If you’re like me, you probably have plenty of plastic bags and packaging around your home. It’s good to reuse existing bags for litter or to carry new purchases. Even if you reuse bags, you probably have other thin plastic packaging from things like paper product overwrap, bread, produce, newspaper, and dry cleaning bags; and air pillows, bubble wrap or shipping envelopes from online deliveries. Companies use this thin film plastic for packaging because it is lightweight but strong, it helps reduce product loss and it reduces fuel consumption (and greenhouse gas emissions) versus heavier packaging like cardboard.
There is a huge opportunity to educate people across the country about how, where and what types of films to recycle. Film packages should be returned to participating retail or drop off locations—not placed in the curbside recycling bin. Plastic bags and wraps create big problems in our current curbside recycling systems because material recovery facilities (MRFs), the facilities that sort curbside collected recyclables, weren’t designed to handle thin film plastic. The facilities have to shut down at least once a day to cut the wrap material from equipment. The national cost to MRFs hasn’t been calculated, but downtime, manpower, and disposal costs related to plastic bags, film and wraps in the MRFs most likely costs millions of dollars every year.
If consumers bypassed their curbside carts and returned their household bags and wrap to one of the over 18,000 drop off locations across the country, we could see significant savings for greenhouse gas emissions (1 billion pounds recycled is equivalent to more than 100,000 cars on the road). At retail locations, returned bags and film join wrap (pallet or stretch wrap) generated during store operations on an efficient journey back to retailers’ distribution centers. Once at the distribution center, the plastic film is baled and stored for buyers to pick up in large quantities. Recycled plastic wrap and bags are feedstock for the production of new bags, composite lumber, and more.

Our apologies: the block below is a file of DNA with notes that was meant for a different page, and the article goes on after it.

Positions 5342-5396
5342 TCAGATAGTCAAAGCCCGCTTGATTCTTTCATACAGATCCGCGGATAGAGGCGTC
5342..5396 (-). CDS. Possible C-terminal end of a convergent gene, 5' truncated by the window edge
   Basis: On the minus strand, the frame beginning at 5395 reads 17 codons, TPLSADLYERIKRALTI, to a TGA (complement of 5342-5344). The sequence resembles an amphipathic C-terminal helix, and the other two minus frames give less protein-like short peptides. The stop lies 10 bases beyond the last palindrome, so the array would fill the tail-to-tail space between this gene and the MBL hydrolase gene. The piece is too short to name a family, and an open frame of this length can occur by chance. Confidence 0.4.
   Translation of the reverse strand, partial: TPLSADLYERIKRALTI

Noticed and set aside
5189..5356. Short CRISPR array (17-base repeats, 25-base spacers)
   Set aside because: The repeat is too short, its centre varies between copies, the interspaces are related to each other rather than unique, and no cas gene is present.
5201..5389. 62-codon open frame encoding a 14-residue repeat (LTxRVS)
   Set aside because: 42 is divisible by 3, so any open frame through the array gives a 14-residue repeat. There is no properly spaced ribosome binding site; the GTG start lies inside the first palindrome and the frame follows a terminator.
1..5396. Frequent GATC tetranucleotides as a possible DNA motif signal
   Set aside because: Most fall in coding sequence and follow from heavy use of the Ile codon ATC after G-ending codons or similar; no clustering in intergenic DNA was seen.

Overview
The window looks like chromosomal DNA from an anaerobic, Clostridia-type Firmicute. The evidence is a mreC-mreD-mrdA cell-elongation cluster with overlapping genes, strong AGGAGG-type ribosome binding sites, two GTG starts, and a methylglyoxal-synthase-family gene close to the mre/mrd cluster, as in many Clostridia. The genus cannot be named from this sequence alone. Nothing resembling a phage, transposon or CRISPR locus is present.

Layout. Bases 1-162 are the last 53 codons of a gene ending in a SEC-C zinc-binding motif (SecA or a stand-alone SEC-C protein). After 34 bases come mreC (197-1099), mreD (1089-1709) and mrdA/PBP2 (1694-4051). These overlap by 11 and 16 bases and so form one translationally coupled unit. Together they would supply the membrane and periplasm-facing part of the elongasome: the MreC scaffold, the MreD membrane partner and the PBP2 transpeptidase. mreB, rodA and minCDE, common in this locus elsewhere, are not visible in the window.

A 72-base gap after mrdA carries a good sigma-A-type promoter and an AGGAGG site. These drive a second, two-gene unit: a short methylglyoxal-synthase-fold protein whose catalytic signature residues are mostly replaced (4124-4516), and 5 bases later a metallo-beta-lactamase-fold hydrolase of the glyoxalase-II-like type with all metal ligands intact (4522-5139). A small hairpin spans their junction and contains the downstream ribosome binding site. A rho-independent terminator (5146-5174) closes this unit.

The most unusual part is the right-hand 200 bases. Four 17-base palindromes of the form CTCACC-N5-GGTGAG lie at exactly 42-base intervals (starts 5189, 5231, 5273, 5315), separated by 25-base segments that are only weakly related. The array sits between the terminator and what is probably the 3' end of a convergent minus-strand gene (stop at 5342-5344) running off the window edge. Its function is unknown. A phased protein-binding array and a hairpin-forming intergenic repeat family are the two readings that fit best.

The Sustainable Packaging Coalition (SPC) launched the How2Recycle label to help educate consumers with recycling information directly on packages. Today, dozens of brands use the various labels, including the one for film, to direct consumers about where and how to recycle the component parts of a product’s package. I encourage you to look for the label on all types of consumer products and let brands know if you’d like to see it on their packaging.
Lastly, the Wrap Recycling Action Program (WRAP) has been working since 2013 to educate consumers that “Return to Retail” or drop-offs is the best way to recycle these materials. We are making strides in communities where we’ve had targeted campaigns, but we need more community partners and champions to share the message to their neighbors, local businesses and friends. If you had an “Aha” moment when you read that you can recycle more than grocery bags at your local supermarket, I invite you to let others know.
To learn more about how and where to recycle plastic bags, film, and wraps visit www.plasticfilmrecycling.org.
Want to join the effort? Email WRAP
Tonya Randell is a Program Manager for More Recycling. She is passionate about reducing use of plastic bags and educating about the proper way to recycle plastic bags and film. She lives in North Carolina with her family and pets.